I see it time and time again in almost every organisation I have worked in. Leaders “communicating” important information in ways that really don’t get the message across. Learning to communicate information effectively is a key leadership skill.
Emails land in the inbox with key messages hidden inside mountains of links and text and the onus is on the reader to work out what is important.
I noticed this at a large government client I consulted to recently. Key managers received a newsletter email every week from the central department with up to 20 links in it. It was the responsibility of the manager to work out what was important for them and what was not. Often each link led to the main intranet, which required traversal of a series of further navigation steps in order to find the document that contained the information. The loss of time and potential for miscommunication in this example was staggering.
Sometimes organisations use a “town hall” meeting where people are verbally informed of important events or news…I guess it’s too bad if somebody isn’t able to attend.
Then the obvious happens. Leaders ask “Why haven’t you been sending all your reports to Sarah for review? That’s been the policy for the last 3 months.” The employee feels bad and admits it is their fault for missing the communication. Now that the employee has been suitably chastened, the leaders can move on to the next issue.
Hakuna matata. That’s the circle of work life. Can you feel the love tonight?
It is your responsibility as a leader to communicate information effectively
It is not the responsibility of your audience to remember everything that gets dumped into their inbox or said in a meeting, or to determine what the most important pieces of communication are. It’s up to you to communicate information effectively.
The point is, just because you have sent an email or mentioned something to somebody, it doesn’t necessarily mean that the message is getting through. If you notice that people aren’t following the instructions you’ve given, then it could be for one of the following reasons:
People aren’t listening because conflicting information exists
Are you telling people one thing while the official policy document says something else? Maybe it’s time to get that document updated or change your message. Perhaps somebody else in your organisation has a different idea about how things should be done?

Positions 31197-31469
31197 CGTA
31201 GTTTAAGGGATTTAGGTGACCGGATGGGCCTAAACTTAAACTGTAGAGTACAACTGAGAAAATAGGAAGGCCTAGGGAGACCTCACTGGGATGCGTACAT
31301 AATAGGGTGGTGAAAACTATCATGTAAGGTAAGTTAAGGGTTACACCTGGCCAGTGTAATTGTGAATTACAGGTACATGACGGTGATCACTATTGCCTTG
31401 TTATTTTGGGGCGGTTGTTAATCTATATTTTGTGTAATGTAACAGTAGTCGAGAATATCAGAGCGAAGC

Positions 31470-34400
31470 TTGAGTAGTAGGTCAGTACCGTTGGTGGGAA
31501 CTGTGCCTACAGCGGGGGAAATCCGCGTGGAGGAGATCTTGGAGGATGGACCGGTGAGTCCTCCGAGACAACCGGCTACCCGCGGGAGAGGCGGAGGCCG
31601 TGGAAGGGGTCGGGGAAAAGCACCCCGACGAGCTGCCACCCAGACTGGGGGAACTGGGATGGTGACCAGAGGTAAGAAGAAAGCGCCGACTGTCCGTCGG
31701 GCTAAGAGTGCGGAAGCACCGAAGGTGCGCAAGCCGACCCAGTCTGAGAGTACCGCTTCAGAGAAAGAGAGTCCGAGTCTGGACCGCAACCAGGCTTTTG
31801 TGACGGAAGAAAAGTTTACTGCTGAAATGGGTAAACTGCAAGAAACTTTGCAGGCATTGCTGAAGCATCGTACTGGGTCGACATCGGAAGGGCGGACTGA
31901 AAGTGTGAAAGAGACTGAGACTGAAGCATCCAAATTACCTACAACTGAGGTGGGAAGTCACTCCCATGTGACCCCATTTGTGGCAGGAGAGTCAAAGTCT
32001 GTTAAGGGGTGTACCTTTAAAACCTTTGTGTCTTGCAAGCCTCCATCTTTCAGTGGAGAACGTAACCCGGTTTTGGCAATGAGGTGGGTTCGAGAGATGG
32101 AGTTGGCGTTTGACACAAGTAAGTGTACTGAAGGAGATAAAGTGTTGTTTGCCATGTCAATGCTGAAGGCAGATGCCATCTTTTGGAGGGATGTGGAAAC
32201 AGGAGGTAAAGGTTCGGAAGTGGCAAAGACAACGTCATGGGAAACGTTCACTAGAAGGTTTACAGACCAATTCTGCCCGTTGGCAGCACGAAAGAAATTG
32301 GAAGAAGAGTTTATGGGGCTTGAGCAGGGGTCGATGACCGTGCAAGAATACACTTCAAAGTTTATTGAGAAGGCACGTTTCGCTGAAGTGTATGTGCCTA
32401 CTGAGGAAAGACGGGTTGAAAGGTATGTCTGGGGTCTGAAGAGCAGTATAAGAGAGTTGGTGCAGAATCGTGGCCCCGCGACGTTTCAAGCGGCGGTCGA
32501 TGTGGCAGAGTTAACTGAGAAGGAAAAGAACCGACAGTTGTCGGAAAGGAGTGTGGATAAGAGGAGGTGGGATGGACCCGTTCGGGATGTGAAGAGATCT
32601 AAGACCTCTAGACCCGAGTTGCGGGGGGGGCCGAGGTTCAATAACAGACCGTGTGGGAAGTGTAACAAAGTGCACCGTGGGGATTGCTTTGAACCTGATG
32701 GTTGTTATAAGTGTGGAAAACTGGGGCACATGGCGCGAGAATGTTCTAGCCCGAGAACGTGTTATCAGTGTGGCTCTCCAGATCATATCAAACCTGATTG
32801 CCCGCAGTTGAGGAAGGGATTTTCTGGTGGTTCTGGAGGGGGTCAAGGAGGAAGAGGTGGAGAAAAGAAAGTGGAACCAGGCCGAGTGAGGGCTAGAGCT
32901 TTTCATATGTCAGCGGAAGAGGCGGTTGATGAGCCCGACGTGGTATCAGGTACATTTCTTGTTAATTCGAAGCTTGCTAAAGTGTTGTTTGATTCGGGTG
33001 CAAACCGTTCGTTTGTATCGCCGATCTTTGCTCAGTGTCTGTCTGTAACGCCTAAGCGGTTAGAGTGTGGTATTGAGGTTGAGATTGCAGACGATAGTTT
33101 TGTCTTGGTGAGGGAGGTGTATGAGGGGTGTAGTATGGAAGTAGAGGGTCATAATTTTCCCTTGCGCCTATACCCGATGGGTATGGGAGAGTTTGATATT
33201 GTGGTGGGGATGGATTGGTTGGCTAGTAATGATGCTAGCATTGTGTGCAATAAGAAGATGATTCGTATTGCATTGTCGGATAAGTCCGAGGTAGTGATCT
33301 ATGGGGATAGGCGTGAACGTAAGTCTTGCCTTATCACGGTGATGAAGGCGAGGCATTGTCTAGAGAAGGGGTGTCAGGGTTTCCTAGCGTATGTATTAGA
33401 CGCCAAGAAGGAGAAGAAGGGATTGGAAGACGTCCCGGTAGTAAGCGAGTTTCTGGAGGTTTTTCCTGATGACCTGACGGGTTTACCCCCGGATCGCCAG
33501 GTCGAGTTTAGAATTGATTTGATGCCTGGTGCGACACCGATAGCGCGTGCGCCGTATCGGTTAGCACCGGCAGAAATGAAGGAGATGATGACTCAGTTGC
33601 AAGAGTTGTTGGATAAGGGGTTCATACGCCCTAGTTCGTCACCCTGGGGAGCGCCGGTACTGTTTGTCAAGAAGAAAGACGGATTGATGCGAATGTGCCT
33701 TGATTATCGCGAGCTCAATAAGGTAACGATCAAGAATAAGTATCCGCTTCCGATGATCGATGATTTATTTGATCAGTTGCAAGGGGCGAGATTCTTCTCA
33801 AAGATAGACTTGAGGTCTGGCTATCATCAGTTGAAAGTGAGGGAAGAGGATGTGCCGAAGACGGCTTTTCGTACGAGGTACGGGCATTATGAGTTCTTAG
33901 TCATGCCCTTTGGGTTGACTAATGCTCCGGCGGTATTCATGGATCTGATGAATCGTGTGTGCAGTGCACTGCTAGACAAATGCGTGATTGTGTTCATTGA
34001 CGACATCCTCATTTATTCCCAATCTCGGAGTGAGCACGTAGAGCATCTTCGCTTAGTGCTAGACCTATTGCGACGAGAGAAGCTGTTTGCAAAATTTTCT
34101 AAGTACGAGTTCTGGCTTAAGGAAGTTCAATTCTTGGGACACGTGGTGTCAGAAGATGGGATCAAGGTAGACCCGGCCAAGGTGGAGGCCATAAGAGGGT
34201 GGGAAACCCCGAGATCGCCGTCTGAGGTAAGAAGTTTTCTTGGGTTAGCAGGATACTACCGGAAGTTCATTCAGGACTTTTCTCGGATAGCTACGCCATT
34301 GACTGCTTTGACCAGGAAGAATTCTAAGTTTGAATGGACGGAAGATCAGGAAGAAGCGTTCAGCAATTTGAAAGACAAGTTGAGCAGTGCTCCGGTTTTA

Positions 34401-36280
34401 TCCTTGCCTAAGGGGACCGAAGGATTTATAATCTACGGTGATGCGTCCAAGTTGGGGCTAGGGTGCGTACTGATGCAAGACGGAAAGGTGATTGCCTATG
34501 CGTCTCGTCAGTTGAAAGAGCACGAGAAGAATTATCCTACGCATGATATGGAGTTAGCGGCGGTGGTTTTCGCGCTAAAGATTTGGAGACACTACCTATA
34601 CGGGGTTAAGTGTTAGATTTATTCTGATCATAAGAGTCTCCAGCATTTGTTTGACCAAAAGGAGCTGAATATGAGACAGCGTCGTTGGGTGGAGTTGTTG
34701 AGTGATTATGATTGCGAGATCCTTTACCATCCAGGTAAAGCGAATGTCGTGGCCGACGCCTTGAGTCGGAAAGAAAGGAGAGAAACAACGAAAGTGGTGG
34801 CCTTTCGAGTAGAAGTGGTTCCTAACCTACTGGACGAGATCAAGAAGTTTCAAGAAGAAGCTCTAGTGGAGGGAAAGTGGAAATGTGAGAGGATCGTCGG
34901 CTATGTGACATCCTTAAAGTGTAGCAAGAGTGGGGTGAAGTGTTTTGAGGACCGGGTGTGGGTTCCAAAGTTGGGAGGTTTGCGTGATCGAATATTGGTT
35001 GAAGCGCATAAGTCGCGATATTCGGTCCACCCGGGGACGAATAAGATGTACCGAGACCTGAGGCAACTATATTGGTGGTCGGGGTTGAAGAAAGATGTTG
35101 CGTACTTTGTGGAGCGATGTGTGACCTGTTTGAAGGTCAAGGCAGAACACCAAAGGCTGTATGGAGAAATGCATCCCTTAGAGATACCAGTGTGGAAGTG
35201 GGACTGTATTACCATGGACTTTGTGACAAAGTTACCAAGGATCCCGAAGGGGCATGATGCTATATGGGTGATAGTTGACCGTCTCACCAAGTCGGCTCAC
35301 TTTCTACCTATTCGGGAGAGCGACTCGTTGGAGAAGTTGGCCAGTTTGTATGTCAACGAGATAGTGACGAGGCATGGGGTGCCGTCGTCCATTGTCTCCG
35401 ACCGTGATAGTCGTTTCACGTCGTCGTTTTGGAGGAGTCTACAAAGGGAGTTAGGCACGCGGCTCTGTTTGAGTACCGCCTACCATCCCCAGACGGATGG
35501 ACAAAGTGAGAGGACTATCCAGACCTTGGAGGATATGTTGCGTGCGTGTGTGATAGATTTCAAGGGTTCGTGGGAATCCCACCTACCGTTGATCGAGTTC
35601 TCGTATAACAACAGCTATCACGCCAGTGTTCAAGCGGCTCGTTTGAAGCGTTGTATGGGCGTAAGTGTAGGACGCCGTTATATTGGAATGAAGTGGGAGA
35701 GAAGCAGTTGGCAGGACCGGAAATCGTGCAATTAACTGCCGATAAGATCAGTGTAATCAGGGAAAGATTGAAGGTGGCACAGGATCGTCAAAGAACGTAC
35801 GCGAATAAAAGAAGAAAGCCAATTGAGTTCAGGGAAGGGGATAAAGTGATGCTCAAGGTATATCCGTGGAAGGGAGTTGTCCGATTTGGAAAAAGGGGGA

People aren’t listening because what you are saying does not make sense
Perhaps the reason people aren’t heeding your message is because it actually doesn’t make sense in their situation. This may be the truth, or maybe your audience simply need some convincing about taking on board what you have to say.
Perhaps the change in protocol that you have suggested would take far more effort than you realise, and people are starting to have “selective hearing”, choosing to ignore your message. If you are continuously sending a message that is not heeded, your message may be flawed.
Communicate information effectively by prioritising what your team really needs to know
In order to ensure that your message has the best chance of getting through, prioritisation is key.
Here is a quick test. What do you think is the most important piece of information in this list?
- The company has just been nominated in the Best Whatever of 2016 awards
- Beatrice is having her birthday next Tuesday
- When you send out invoices, please use the latest template because our payment terms have changed
- Next Friday is “dress up like a pirate day”
That’s right, in most circumstances, #3 is going to be the most important message to communicate. This means that you should prioritise this message above the others.
Communicate information effectively by using the right channel
If Beatrice is having her birthday next Tuesday, perhaps that can go on the local office notice board.
Dress up like a pirate day might be a good message to put up on posters in lunchrooms or the big screen TVs around the organisation.
Nomination in the Best Whatever awards could be a news item on the company intranet.
For your invoicing process change, you really want it to sink in, otherwise you are going to be interfering with your ability to take payments from your customers. There will be no pirate day if your company is bankrupt.
You might decide that the invoicing information really needs to be communicated in person to your team or to other leaders, who will pass on the message themselves in person. Accompanying this you could update the official process documentation and maybe at invoicing time, you’d reinforce this message by identifying the staff who actually generate and send invoices and send them an email reminder. You could even add a bright, distinctive message to your invoicing software so that people are reminded for a short period while the message sinks in.
Communicate information effectively by choosing the right audience
Beatrice’s birthday might be something of interest to everyone. I can guarantee that not everyone will care about the change to the invoicing process, because a lot of people wouldn’t be involved in that as part of their day job. So why send messages about invoicing to everybody?
If you continue to bombard lots of disinterested people with communication that is not relevant, they will begin to choose for themselves which messages they listen to. This is not what you want. You want fewer messages, to the right people.
So repeat after me: Prioritise, Choose the right channel, Select the right audience.
That’s the way the message gets through. And nobody misses Beatrice’s birthday.